Biography of Johannes Gutenberg

Johannes Gutenberg Photo:, Public domain, via Wikimedia Commons

Johannes Gutenberg was an inventor and craftsman from Germany who developed the first printing press in Europe with movable type, in 1438, revolutionizing printing, books, and communication in Europe. His invention brought about a whole new world of sharing information and literature and informed the Renaissance, Reformation, and humanist movements.

His many innovative and ground-breaking contributions to printing include the following: the invention of the process to produce movable type on a mass scale, the invention of an oil-based ink with which to print books, mechanical movable type, adjustable moulds, and a wooden printing press.

Gutenberg created Europe’s first ever book printed using movable type, the “Forty-Two-Line” Bible, in around 1455. It was the first ever printed version of the Bible and has been celebrated for its amazing aesthetics and its high technical quality. About 180 copies of the bible, on vellum, were printed.

Gutenberg is often described as the "man of the millennium", is one of the most influential figures in our history and has a museum founded in his honour, the Gutenberg Museum in his hometown of Mainz, Germany, which opened on the 400th anniversary of his death.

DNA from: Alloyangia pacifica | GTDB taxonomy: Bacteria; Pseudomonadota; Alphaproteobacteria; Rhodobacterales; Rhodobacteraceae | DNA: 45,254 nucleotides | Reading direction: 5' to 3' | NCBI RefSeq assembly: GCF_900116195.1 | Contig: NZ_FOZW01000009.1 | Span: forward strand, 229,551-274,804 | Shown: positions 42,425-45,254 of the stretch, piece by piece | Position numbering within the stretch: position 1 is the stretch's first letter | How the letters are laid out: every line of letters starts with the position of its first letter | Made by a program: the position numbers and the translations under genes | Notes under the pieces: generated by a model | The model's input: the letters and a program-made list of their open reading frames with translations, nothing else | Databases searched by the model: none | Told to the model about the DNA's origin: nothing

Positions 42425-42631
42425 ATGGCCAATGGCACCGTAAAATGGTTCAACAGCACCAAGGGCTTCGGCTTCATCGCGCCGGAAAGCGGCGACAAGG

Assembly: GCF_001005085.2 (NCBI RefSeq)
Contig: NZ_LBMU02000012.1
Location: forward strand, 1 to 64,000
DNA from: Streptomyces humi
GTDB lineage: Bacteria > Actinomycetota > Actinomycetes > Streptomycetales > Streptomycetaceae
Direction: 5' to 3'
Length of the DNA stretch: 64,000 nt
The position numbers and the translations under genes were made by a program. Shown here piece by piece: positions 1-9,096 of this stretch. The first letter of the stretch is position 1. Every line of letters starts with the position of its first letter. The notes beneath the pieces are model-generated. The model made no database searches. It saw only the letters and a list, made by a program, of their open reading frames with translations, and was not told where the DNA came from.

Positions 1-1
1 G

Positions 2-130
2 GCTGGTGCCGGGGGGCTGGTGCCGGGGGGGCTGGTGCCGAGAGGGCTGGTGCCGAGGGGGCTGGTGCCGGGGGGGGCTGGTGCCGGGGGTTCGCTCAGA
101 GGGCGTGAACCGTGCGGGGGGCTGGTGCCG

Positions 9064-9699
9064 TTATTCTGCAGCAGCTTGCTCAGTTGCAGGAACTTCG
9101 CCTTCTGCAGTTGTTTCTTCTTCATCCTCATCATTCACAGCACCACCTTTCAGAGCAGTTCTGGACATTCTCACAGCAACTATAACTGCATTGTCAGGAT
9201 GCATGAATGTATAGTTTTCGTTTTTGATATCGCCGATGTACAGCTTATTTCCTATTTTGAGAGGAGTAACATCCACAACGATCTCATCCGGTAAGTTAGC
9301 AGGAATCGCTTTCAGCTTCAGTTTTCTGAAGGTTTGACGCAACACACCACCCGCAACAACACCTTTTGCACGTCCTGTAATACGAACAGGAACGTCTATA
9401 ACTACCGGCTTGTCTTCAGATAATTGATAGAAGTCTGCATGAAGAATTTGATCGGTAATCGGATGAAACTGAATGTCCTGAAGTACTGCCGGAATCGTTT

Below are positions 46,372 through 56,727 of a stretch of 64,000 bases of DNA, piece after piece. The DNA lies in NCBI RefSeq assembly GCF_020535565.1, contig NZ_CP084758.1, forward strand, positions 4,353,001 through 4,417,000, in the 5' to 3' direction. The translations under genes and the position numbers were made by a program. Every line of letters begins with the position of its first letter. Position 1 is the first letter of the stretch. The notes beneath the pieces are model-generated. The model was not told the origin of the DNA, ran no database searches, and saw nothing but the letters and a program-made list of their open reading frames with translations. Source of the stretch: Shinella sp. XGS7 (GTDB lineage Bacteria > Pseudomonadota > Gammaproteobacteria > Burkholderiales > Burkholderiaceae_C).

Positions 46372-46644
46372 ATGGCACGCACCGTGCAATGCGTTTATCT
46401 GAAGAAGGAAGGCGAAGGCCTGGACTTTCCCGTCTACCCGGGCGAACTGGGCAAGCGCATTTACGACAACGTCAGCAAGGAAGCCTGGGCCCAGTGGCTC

Early Life

Gutenberg was born into a modest merchant family in Mainz, Germany, a well-to-do city on the Rhine, around 1395; the third son born to Freile zum Gensfleisch and his second wife, Else Wirick zum Gutenberg. His father was a merchant and a patrician, assumed to be in the cloth trade; his mother the daughter of a shopkeeper – Johann later adopted her maiden name.

There are no surviving documents detailing Gutenberg’s early years, but as the son of a patrician, it was expected he would have had an education in reading and perhaps a knowledge of Latin, as it was a criterion to attend university. He may have also initially followed a religious career, as was common for a patrician’s youngest son, and he may have been on course to attend the brotherhood at St. Victor’s, south of the city.

Adventures in Printing

Gutenberg later lived in Strasbourg, France. The move happened after a craftsman revolt occurred in Mainz in 1428, against the noble class, and the Gutenberg family found themselves exiled. Settling in Strasbourg, France, Gutenberg began experimenting in printing. The craftsman was already a practised bookmaker, and it was here he was able to perfect small metal type, which was far more practical than the carving of entire wooden printing blocks. With movable metal type, each type could be a single letter or character. In fact, movable type had been created hundreds of years earlier, in East Asia, but Gutenberg invented an innovation that developed a new casting system and the use of metal alloys which could make production much easier.